Table #10.1.8: Data of Health Expenditure versus Prenatal Care
Health Expenditure (% of GDP) 
Prenatal Care (%) 
9.6 
47.9 
3.7 
54.6 
5.2 
93.7 
5.2 
84.7 
10.0 
100.0 
4.7 
42.5 
4.8 
96.4 
6.0 
77.1 
5.4 
58.3 
4.8 
95.4 
4.1 
78.0 
6.0 
93.3 
9.5 
93.3 
6.8 
93.7 
6.1 
89.8 
Scatterplot along with line of best fit:
The line of best fit is:
Y = 1.6606x + 69.739
Now if we take health expenditure x = 5%,
Predicted Prenatal care = 1.6606 * 5 + 69.739 = 78.042%
Again, if health expenditure x = 12%,
Predicted Prenatal care = 1.6606 * 12 + 69.739 = 89.67%
Itlooks like the prenatal care for 5% health expenditure is much closer to the actual value as 5% is within the range of original data whereas 12% is outside the scope of original data.
10.2.2
Table #10.1.6 contains the value of the house and the amount of rental income in a year that the house brings in ("Capital and rental," 2013). Find the correlation coefficient and coefficient of determination and then interpret both.
Table #10.1.6: Data of House Value versus Rental
Value 
Rental 
Value 
Rental 
Value 
Rental 
Value 
Rental 
81000 
6656 
77000 
4576 
75000 
7280 
67500 
6864 
95000 
7904 
94000 
8736 
90000 
6240 
85000 
7072 
121000 
12064 
115000 
7904 
110000 
7072 
104000 
7904 
135000 
8320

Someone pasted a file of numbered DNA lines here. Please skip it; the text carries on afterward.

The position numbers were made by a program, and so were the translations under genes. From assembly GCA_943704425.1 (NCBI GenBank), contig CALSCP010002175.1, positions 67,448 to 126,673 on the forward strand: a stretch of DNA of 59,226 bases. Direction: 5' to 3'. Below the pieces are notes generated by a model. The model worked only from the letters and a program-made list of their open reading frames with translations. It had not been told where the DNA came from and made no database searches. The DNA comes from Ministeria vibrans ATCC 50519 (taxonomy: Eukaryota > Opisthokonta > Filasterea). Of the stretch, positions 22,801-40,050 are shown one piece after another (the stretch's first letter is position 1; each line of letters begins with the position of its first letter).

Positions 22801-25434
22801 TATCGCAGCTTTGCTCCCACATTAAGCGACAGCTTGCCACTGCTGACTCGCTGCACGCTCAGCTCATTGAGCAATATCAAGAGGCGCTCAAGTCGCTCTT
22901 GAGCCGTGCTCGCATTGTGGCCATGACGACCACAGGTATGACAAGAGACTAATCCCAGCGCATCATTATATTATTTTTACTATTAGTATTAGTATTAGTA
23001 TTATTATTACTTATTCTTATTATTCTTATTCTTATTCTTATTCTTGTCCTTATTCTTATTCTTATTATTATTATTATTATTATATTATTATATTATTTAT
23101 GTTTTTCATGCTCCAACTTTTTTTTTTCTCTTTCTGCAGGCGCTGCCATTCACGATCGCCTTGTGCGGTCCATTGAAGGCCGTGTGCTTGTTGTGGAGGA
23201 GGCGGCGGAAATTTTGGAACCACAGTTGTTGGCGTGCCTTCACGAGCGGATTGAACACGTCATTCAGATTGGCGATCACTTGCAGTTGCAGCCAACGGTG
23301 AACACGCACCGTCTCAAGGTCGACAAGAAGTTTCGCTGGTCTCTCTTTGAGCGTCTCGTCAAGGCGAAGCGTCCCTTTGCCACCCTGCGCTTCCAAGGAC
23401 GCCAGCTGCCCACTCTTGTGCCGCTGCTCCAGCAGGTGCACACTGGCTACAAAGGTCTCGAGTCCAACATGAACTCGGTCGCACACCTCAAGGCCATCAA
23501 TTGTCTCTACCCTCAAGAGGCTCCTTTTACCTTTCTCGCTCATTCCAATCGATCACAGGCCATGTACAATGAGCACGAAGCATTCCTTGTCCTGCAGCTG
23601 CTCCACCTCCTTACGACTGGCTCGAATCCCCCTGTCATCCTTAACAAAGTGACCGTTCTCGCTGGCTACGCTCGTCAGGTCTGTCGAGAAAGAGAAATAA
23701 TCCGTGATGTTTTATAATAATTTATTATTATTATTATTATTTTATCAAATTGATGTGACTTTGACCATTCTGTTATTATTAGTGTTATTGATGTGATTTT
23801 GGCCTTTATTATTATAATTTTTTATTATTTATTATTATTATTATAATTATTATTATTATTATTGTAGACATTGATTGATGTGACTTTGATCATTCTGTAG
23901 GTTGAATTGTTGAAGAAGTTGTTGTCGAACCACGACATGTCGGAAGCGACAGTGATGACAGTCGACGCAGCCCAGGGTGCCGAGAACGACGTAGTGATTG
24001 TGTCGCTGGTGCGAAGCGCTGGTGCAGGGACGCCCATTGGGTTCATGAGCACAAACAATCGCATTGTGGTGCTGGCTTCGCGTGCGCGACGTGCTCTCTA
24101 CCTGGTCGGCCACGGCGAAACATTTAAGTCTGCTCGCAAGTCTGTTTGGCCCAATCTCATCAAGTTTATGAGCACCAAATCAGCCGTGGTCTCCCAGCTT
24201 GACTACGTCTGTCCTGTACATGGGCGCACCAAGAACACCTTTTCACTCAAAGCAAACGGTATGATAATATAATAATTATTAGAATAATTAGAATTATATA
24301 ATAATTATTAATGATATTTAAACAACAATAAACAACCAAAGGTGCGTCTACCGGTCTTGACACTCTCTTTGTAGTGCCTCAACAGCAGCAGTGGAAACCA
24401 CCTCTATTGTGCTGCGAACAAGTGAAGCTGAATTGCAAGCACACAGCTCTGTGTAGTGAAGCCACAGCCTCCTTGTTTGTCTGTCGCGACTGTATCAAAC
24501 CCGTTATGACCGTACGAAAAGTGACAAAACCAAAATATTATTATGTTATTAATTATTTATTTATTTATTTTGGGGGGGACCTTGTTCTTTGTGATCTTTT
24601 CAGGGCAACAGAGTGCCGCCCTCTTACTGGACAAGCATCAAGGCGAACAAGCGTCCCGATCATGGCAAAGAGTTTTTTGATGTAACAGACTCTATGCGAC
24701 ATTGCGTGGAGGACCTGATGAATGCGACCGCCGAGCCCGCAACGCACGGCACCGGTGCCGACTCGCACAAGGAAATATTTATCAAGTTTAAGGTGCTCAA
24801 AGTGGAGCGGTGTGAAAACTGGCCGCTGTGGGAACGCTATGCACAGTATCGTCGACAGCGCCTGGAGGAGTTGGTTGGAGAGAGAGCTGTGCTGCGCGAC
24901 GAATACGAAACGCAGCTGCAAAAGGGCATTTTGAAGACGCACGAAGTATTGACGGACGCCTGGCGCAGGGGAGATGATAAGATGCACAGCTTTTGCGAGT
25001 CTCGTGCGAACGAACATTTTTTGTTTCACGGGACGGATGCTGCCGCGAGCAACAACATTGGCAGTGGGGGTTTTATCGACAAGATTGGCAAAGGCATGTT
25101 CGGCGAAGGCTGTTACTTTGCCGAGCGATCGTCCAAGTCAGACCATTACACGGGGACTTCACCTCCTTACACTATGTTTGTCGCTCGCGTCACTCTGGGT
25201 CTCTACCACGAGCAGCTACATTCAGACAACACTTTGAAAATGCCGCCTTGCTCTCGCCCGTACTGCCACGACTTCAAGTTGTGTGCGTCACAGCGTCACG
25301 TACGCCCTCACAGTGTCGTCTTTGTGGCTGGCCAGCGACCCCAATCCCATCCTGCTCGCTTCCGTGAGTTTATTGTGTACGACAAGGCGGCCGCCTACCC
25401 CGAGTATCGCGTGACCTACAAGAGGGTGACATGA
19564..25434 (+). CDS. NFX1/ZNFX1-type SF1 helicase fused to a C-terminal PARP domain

130000 
9776 
126000 
6240 
125000 
7904 
145000 
8320 
140000 
9568 
140000 
9152 
135000 
7488 
165000 
13312 
165000 
8528 
155000 
7488 
148000 
8320 
178000 
11856 
174000 
10400 
170000 
9568 
170000 
12688 
200000 
12272 
200000 
10608 
194000 
11232 
190000 
8320 
214000 
8528 
208000 
10400 
200000 
10400 
200000 
8320 
240000 
10192 
240000 
12064 
240000 
11648 
225000 
12480 
289000 
11648 
270000 
12896 
262000 
10192 
244500 
11232 
325000 
12480 
310000 
12480 
303000 
12272 
300000 
12480 
I used excel data analysis tool to calculate the correlation coefficient between house value and rental.
According to the above output, Pearson correlation coefficient r = 0.764716
It looks like a strong positive linear relation exist between house value and rental.
Coefficient of determination r^{2} = 0.7647^{2} = 0.585
So, 58.5% variation in rental can be explained by the variation in house value. This percentage is good enough to use the obtained regression equation to predict the rental income with help of value of houses.
10.2.4